Chew on This: Is Cruise Food Getting Worse?

November 22, 2011 | By | 71 Comments

After Charlie Palmer parted ways with Seabourn recently, I wondered: So what? Does it make a difference? Then we looked around at the other celeb chef/cruise line partnerships out there (Jacques Pepin and Oceania, etc.) and asked readers which one they could live without. The result: a collective shrug (the most popular response was to keep the alliances intact, but a low response rate signaled the issue isn’t on many radars). It seems that cruise lines, which more than a decade ago began embracing the concept of culinary partnerships with cooking heavyweights, are agreeing — and thinking that, no, they don’t mean much.

Seabourn’s not the only cruise line to ditch its top chef. Celebrity Cruises, which was a pioneer of the movement when it teamed with Michel Roux, a Frenchman-turned-gastronomic innovator in Britain, had a quiet divorce. So did Carnival, whose dining scenarios hugely improved after Georges Blanc, a celebrated French chef, came onboard. Windstar for a long time hyped the quality of its menus, designed by Joachim Splichal of L.A.’s Patina … but no more.
Even Cunard, which hired Boston celeb chef Todd English to helm his own place on Queen Mary 2 and Queen Victoria, opted to bring food ops for Verandah — Queen Elizabeth’s alternative restaurant — in-house.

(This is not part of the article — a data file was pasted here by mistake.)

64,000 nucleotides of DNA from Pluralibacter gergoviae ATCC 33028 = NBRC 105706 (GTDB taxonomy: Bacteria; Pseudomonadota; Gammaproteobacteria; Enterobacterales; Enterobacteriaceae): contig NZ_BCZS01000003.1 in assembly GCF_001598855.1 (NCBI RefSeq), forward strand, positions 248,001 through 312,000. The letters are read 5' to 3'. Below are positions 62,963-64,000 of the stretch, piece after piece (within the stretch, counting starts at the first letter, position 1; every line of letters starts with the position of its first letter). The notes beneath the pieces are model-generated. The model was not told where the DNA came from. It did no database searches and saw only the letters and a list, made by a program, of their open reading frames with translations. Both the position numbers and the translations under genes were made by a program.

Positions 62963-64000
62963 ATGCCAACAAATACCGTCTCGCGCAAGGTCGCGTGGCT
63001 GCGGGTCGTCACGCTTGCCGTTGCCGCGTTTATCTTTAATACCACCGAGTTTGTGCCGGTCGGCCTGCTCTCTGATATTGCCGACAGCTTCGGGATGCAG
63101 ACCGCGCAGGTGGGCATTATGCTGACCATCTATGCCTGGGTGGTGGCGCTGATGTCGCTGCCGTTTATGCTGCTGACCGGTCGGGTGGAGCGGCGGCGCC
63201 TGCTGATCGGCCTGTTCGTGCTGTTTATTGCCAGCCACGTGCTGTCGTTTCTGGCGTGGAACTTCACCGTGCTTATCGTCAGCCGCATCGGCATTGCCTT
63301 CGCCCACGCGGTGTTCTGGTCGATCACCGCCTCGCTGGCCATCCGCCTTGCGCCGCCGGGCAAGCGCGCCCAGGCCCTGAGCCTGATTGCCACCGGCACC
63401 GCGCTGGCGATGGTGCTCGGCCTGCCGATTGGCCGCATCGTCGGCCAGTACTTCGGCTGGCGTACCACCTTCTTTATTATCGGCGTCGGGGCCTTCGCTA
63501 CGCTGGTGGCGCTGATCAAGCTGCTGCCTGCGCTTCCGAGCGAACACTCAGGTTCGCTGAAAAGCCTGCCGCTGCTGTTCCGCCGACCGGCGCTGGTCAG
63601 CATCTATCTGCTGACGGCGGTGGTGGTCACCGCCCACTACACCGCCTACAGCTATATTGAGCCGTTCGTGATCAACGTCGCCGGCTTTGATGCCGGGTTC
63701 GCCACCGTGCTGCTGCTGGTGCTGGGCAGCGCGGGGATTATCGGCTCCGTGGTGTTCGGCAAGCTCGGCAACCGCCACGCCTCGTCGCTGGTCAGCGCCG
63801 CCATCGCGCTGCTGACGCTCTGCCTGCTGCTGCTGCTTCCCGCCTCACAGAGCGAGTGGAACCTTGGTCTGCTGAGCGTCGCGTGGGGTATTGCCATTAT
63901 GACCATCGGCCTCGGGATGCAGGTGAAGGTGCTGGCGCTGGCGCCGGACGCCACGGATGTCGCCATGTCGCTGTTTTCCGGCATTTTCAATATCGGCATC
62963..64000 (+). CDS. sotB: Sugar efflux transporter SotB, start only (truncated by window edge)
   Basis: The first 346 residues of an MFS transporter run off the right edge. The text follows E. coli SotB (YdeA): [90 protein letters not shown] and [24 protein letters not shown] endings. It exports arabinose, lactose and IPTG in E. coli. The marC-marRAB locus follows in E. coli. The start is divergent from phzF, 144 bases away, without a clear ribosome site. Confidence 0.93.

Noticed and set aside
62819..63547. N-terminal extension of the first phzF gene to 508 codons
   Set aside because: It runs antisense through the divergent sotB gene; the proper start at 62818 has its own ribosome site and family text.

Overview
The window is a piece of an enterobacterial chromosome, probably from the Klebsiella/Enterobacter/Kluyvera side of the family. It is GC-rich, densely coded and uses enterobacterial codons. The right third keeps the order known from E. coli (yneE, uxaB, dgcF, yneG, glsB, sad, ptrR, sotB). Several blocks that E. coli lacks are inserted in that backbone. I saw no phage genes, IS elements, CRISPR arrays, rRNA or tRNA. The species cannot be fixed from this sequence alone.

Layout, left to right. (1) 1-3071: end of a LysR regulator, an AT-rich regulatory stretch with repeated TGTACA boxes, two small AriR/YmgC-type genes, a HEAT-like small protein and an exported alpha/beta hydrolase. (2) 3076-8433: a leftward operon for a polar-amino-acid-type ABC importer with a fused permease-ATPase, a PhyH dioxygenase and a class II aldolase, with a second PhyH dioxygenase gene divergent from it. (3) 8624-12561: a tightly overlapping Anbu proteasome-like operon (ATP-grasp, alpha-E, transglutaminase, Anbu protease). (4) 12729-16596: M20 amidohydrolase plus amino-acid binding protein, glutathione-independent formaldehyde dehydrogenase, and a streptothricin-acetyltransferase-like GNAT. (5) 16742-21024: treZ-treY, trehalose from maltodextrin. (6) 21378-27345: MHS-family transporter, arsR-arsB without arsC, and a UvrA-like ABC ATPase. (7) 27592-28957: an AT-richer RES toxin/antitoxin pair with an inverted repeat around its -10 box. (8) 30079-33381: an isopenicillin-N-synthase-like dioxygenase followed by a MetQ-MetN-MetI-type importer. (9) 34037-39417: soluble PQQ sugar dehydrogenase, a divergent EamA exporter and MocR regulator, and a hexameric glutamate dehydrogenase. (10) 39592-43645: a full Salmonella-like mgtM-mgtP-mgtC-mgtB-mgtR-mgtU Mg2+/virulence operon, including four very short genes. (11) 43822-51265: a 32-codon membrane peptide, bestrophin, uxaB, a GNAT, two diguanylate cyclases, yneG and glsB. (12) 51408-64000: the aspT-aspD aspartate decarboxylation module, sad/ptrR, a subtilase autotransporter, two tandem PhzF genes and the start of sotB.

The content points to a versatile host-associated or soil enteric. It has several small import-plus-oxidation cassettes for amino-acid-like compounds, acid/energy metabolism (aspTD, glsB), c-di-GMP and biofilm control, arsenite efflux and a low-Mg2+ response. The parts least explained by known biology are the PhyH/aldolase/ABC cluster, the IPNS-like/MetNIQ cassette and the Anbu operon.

Without these partnerships with critically acclaimed master chefs, will cruise food get worse? Have you noticed a difference lately in the quality of the food onboard lines with – or without – uber-hyped chefs?
Here’s an irony: Before embracing this particular culinary trend, you may recall that cruises were more an excuse for gluttony (remember the midnight buffet?) than for quality. There’s no question the chefs helped shift that particular tide. It’s important to note as well that on some lines the trend’s still going strong. (Crystal’s partnership with Nobu is a massive success, as is that of the U.K.’s P&O, which works with British super-chef Marco Pierre White.) And Oceania Cruises is clearly bucking the trend with its first-for-the-line in-house celebrity chef: Its new Marina has partnered a big way with Jacques Pepin.
So, no, I wouldn’t say this particular trend is on deathwatch. Where these ship-chef partnerships really flourish – for passengers, in particular – is when there’s a genuine commitment between the two, when it’s something more than a marketing ploy.
On Crystal Cruises, Nobu isn’t simply a name on the finest Asian restaurants at sea; the chefs there train in his restaurants and are his disciples. Same goes for Oceania’s Pepin. On a tour of the ship’s galleys a few months ago, it was clear to me that Pepin’s influence was felt not only at the table of his eponymous restaurant but also in the genuinely Gallic kitchen that serves the restaurant, complete with rotisserie and French-sourced flour, among many other touches.
And yet, has the departure of Michel Roux from Celebrity, which occurred a few years ago, hurt the line’s restaurants? If this year’s Cruise Critic Editors’ Picks awards, which name Celebrity as Best for Dining, are any indication, I’d say no.
Does the fact that a cruise line has a bold-named chef in charge of dining influence your choice of cruise?
Want a taste of the good life? Check out our guide to the 9 Best Alternative Restaurants at Sea.
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    71 Responses to “Chew on This: Is Cruise Food Getting Worse?”

    1. Mrs O
      November 23rd, 2011 @ 9:24 am

      It’s a shame that the cruise lines are pushing passengers to specialty restaurants for better food choices. I love RCI but don’t love that the main dining room menu has been exactly the same on the last 5 cruises I’ve taken (4 different ships over 4 yrs).